@Not the IT Dept.:

    Yes, but who will that Trump replacement be? I can’t think of anyone who matches him, or even comes close to him, in terms of vulgarity and churlishness, and those characteristics are a HUGE part of his appeal.

  15. Michael Reynolds says:


    Yes, but who will that Trump replacement be?

    I don’t know, but an open GOP convention would be glorious TV.

  16. Franklin says:

    @gVOR10: Oh, my, are misogynist heads going to explode when they have to choose between Haley and Whitmer in 2028.

  17. DK says:


    She’s setting up for 2028 when we do our traditional octannual change of parties in the White House.

    The problem with this and similar theories is Haley campaigning herself into horrendously unpopularity with Republicans. If Trump loses to Biden, MAGA is already ready to blame her. Trump is now the Republican establishment, and his people will not forgive and forget. Bernie found out in 2020 that old feelings die hard, vis a vis primary contest dead-ender behavior.

    I believe her when she says she doesn’t care about a future in politics. She has hefty private sector paydays incoming.

    @Franklin: Haley’s favotibility rating with Republicans is in the low 30s. The only Whitmer vs. Haley contest in 2028 could be in the Democratic primary, because Nikki Haley will not be the Republican choice for anything.

  18. Just nutha ignint cracker says:

    @Not the IT Dept.: I’m curious. Who do we, here in the disloyal opposition, think will be able to take the mantle and become Trump 2.0? I’m not challenging the idea at all–I think it’s one of the things that could bring on the destruction of the GOP (or alternatively, the nation) eventually–but I don’t pay attention to the “inside baseball” stuff that provides the fodder for this type of discussion. Who is the rising demagogue in the GQP?

  19. CSK says:

    @Just nutha ignint cracker:

    That’s precisely what I’m wondering. There is no Trump clone. He’s unique in his boorishness, which may be his most compelling “asset.”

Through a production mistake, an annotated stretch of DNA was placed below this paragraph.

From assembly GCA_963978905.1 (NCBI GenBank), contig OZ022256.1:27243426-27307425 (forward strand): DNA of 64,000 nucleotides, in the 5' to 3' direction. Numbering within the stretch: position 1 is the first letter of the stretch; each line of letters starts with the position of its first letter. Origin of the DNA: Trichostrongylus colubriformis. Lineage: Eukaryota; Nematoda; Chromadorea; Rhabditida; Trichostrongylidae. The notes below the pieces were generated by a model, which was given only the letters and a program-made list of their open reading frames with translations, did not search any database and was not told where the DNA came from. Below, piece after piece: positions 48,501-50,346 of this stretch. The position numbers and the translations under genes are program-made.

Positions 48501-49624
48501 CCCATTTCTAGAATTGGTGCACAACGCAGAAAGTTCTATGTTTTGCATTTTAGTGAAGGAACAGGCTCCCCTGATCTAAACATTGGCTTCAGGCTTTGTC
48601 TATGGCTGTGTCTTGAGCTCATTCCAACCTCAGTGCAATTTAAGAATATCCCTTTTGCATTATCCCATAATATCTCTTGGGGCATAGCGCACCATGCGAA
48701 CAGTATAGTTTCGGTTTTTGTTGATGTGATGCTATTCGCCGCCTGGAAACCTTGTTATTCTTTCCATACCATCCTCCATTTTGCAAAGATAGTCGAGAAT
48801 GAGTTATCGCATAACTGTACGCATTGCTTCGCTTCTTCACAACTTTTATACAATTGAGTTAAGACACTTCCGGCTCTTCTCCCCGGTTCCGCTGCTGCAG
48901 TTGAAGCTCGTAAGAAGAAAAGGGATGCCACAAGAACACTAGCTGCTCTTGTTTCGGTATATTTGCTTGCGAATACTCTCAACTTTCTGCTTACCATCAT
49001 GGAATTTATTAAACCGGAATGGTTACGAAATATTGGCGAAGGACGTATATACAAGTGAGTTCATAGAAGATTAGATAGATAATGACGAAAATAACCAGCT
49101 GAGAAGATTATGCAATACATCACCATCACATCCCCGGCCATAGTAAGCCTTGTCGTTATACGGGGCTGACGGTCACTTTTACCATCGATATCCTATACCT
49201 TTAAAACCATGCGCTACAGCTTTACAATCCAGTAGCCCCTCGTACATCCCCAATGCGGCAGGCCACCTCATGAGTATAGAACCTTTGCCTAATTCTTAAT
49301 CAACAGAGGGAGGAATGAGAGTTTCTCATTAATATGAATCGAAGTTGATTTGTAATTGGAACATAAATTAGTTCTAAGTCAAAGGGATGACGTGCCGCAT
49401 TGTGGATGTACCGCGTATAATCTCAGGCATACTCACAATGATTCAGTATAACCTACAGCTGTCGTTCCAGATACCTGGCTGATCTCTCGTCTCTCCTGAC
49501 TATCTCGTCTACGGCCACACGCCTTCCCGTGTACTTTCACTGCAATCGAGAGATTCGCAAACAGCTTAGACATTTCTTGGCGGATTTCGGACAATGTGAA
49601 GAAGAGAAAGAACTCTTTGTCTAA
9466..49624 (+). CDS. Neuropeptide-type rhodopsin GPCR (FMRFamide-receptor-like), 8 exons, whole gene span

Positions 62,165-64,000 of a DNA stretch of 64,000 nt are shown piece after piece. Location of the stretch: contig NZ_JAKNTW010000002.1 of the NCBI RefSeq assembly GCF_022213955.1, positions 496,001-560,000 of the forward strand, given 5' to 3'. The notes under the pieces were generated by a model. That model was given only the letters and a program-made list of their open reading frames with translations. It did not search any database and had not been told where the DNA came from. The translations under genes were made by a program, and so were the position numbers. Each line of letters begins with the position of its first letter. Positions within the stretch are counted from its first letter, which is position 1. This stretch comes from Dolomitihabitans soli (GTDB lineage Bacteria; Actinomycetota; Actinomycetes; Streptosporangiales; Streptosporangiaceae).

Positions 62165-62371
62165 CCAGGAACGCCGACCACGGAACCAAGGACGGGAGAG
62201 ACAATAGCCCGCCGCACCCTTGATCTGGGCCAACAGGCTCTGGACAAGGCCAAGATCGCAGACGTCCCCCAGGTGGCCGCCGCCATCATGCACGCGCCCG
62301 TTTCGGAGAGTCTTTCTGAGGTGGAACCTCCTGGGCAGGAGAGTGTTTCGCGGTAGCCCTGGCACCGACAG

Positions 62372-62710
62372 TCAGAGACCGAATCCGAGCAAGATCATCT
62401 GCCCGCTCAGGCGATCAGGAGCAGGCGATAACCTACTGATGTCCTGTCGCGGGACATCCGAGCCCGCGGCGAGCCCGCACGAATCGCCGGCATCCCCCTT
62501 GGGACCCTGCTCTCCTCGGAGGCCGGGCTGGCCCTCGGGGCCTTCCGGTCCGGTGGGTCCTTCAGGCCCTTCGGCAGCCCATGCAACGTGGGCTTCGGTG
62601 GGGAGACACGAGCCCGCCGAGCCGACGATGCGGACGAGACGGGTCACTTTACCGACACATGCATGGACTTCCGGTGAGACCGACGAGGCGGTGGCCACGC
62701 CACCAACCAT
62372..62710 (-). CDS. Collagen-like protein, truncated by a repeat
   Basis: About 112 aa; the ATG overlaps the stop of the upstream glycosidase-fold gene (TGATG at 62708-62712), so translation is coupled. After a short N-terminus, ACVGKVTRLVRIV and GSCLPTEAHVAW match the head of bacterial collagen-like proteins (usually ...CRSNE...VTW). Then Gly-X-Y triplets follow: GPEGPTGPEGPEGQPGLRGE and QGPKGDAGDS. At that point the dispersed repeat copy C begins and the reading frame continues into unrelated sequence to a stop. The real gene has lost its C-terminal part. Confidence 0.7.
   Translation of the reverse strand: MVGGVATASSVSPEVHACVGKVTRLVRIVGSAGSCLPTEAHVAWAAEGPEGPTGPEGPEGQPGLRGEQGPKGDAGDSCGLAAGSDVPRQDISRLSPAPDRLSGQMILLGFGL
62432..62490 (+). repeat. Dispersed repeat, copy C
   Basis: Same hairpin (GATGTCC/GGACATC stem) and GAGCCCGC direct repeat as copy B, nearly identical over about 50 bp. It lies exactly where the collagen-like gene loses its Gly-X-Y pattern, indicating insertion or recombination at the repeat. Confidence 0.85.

20. Just nutha ignint cracker says:

    @CSK: I really think that the (apparent–who knows what, if anything, he really believes) commitment to bigotry and its adjacent values is the biggest attraction for his supporters. The boorishness is certainly there and he’s really good at it, but there have been lots of boorish people who never gained any traction in society.

  21. Franklin says:

    @DK: Yeah, I don’t really see that she’s angered anybody; she’s been careful not to. Any insults that Trump has hurtled towards her mean nothing because he insults everybody. She’s going to be able to say I told you so without saying she told you so.

    The only way I can see this not being the case is if a new personality appeared that rivaled Trump’s, and there are various reasons why that won’t happen in the near-term.

  22. DK says:


    From NBC News:

    According to January’s national NBC News poll, 34% of Republican primary voters view Haley in a positive light, versus 36% who have a negative opinion of her (a -2 net rating).

    That’s down from the NBC News poll’s findings in November, when Haley’s popularity among GOP primary voters stood at 43% positive, 17% negative (a +26 net rating)…

    …the erosion in voters who hold favorable opinions of her has come from key parts of the GOP base, including very conservative GOP voters (from a +22 net rating in November to -19 in January), non-college Republicans (from +19 in November to -11 in January) and men (from +25 to -3).

    Maybe Haley’s unpopularity among Republican voters will rebound the longer she stays in lol

  23. Kathy says:

    Looks like Haley’s campaign will need to make do with far less money.